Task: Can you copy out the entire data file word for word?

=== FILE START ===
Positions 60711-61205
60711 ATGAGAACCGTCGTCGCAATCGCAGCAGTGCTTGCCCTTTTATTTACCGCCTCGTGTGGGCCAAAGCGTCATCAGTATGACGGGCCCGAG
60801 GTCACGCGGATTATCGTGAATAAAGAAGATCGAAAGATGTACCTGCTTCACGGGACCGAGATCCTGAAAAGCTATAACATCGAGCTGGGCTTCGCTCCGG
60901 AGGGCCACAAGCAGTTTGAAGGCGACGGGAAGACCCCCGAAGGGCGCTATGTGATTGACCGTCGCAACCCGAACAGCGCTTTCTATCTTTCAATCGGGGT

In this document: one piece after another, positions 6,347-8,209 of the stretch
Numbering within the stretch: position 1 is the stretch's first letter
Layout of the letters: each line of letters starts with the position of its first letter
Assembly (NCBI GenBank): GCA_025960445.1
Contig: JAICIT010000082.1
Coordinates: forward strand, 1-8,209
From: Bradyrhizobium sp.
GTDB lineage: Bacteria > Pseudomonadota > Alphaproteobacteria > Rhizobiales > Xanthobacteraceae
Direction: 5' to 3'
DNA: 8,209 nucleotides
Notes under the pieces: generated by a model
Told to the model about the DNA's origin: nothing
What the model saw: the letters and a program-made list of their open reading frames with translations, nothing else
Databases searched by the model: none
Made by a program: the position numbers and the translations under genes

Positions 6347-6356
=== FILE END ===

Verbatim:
Positions 60711-61205
60711 ATGAGAACCGTCGTCGCAATCGCAGCAGTGCTTGCCCTTTTATTTACCGCCTCGTGTGGGCCAAAGCGTCATCAGTATGACGGGCCCGAG
60801 GTCACGCGGATTATCGTGAATAAAGAAGATCGAAAGATGTACCTGCTTCACGGGACCGAGATCCTGAAAAGCTATAACATCGAGCTGGGCTTCGCTCCGG
60901 AGGGCCACAAGCAGTTTGAAGGCGACGGGAAGACCCCCGAAGGGCGCTATGTGATTGACCGTCGCAACCCGAACAGCGCTTTCTATCTTTCAATCGGGGT

In this document: one piece after another, positions 6,347-8,209 of the stretch
Numbering within the stretch: position 1 is the stretch's first letter
Layout of the letters: each line of letters starts with the position of its first letter
Assembly (NCBI GenBank): GCA_025960445.1
Contig: JAICIT010000082.1
Coordinates: forward strand, 1-8,209
From: Bradyrhizobium sp.
GTDB lineage: Bacteria > Pseudomonadota > Alphaproteobacteria > Rhizobiales > Xanthobacteraceae
Direction: 5' to 3'
DNA: 8,209 nucleotides
Notes under the pieces: generated by a model
Told to the model about the DNA's origin: nothing
What the model saw: the letters and a program-made list of their open reading frames with translations, nothing else
Databases searched by the model: none
Made by a program: the position numbers and the translations under genes

Positions 6347-6356